He might be new to the this level of action but hurling's newest star Cian Lynch knows what Limerick and Tipperary games are all about.
He looked on for the last two years as Limerick started getting the upper hand, beating the Premier county in the Championship in back-to-back campaigns.
And he remembers the 2007 trilogy of games, watching from the stands as the Treaty men came out on top after three enthralling encounters.
Back then, as now, Waterford await the winners in the Munster final, but that's looking down the road exactly one game too far.
Lynch knows what the rivalry means better than most. His father hails from Loughmore-Castleiney and he knows the McGraths and John Maher from the Tipp senior set-up.
"We even went to school for a couple of months in Castleiney, before the summer there," the teenager explains. "The father was working in Limerick and the mother was up in Dublin, so I would know a few of the Tipp lads fairly well.
"I'd say (his father) will be sitting on the fence, anyway. You wouldn't know which side he would be - I think he will be happy either way."
It's a rivalry that Tipperary have traditionally had the edge in, recording ten more wins than Limerick in their 66 Championship meetings, while there have been ten draws.
But Lynch joins the fray at a time when the Shannonsiders have had the better of things, winning the last two encounters.
Extending that to three victories is going to take a heroic effort.
"A third consecutive defeat? Stop it, they don't want that to happen. Two years in a row, they are hurt, they are going to come out trying to throw everything at us," he says.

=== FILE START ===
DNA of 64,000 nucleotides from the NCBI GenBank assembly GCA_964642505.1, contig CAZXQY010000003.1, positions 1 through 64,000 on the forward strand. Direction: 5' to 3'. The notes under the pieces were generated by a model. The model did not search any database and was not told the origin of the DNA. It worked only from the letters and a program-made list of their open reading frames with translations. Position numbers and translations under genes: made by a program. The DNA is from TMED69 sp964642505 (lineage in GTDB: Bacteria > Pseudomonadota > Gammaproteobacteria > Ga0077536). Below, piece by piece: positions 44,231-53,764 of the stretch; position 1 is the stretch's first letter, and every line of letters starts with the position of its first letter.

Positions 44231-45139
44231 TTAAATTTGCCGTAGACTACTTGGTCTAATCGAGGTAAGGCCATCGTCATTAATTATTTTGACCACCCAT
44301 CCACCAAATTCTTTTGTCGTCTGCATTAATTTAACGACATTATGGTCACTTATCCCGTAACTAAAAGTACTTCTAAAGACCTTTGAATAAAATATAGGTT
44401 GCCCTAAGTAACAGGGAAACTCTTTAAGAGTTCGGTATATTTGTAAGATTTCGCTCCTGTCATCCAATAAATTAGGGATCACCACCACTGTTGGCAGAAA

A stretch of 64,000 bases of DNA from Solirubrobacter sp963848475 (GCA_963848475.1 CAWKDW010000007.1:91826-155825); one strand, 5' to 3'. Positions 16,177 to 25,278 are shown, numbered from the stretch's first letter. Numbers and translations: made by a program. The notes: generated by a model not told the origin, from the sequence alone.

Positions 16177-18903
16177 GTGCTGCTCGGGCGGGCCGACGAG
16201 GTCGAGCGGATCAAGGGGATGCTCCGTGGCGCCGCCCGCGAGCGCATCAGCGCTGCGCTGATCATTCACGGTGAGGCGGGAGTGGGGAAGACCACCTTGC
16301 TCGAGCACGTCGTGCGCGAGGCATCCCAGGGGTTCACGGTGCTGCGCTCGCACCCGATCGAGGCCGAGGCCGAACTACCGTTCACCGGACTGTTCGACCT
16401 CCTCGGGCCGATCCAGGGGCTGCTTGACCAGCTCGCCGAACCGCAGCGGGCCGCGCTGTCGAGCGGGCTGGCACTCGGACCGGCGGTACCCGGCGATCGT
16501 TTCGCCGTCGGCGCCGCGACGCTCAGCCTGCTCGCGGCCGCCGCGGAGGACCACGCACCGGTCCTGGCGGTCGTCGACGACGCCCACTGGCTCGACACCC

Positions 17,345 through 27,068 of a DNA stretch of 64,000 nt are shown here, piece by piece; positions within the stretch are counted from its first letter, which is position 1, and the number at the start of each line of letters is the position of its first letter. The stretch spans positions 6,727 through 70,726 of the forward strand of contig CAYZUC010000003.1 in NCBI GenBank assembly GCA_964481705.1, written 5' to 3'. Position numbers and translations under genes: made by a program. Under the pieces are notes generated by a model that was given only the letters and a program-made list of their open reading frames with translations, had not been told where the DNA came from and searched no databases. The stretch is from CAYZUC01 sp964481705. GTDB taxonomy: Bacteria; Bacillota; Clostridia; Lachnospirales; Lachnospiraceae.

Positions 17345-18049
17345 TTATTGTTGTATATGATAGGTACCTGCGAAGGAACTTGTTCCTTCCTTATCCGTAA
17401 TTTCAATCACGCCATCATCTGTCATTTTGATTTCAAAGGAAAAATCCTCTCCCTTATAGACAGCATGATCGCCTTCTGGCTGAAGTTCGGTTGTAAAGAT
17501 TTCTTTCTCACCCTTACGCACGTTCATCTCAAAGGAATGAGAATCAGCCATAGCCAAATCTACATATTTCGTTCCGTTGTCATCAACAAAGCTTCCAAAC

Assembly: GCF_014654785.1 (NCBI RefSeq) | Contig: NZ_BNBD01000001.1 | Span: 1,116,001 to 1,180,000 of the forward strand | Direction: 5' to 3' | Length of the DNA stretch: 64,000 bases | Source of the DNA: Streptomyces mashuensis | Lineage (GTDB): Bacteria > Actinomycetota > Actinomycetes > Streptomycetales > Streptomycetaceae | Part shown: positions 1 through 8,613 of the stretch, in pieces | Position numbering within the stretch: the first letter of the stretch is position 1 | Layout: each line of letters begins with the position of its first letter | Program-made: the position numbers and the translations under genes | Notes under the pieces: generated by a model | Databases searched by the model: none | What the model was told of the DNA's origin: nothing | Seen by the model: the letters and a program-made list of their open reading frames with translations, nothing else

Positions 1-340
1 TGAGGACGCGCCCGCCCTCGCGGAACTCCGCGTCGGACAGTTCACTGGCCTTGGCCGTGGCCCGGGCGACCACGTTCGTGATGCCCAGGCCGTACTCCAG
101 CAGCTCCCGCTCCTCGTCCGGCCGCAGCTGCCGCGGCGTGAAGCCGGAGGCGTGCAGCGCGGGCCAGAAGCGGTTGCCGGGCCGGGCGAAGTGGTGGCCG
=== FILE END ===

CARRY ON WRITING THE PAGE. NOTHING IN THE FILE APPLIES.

"Sure, we'll have to throw everything back. They are going out to win and sure whatever happens, happens."
If Lynch took the element of surprise into the Clare game, that is well and truly gone now.
The Patrickswell man produced a man-of-the-match performance on his Championship debut, and he'll be a marked man this weekend.
His talent was well heralded but he has surprised many, including himself, with just how quickly he settled into Championship hurling.
"It flew, went very fast. It comes and goes, you wouldn't think it would - 70 minutes of hurling, you think it would draw or drag on," he says. "But it went by very fast - the pace is totally different to any hurling I have ever played in before.
"It is a massive step up from League to Championship, there is no comparison really. You often hear people say that, but I am only after finding it out now.
"The League is a slower pace of hurling, Championship is different.
"With the Clare game, before the ball was at your feet, you are getting a slap of a shoulder, and you feel someone behind you at all times. It's a massive step up, the physicality is totally different to minor or U-21 hurling."
And Lynch is keen to prove that his stellar display in his first start was no fluke and reward TJ Ryan's faith.
"I'm still half-thinking I'm minor. You're playing it for so long and all you're thinking is 'when is the next match?'," he explains.
"Thankfully it came quick enough. TJ gave me the opportunity, myself and Tom Morrissey, to see if we're up to it.
"If we are, we are, and if we're not, we're not. We'll try and take every chance we get."
"You have to take every ball as it comes because you only get a certain amount, it is not like a club game where you can get lucky breaks or you could be a step ahead of the lad.
"At senior inter-county hurling, it is every man for himself and you have to go 110pc for every ball and just keep going until the end."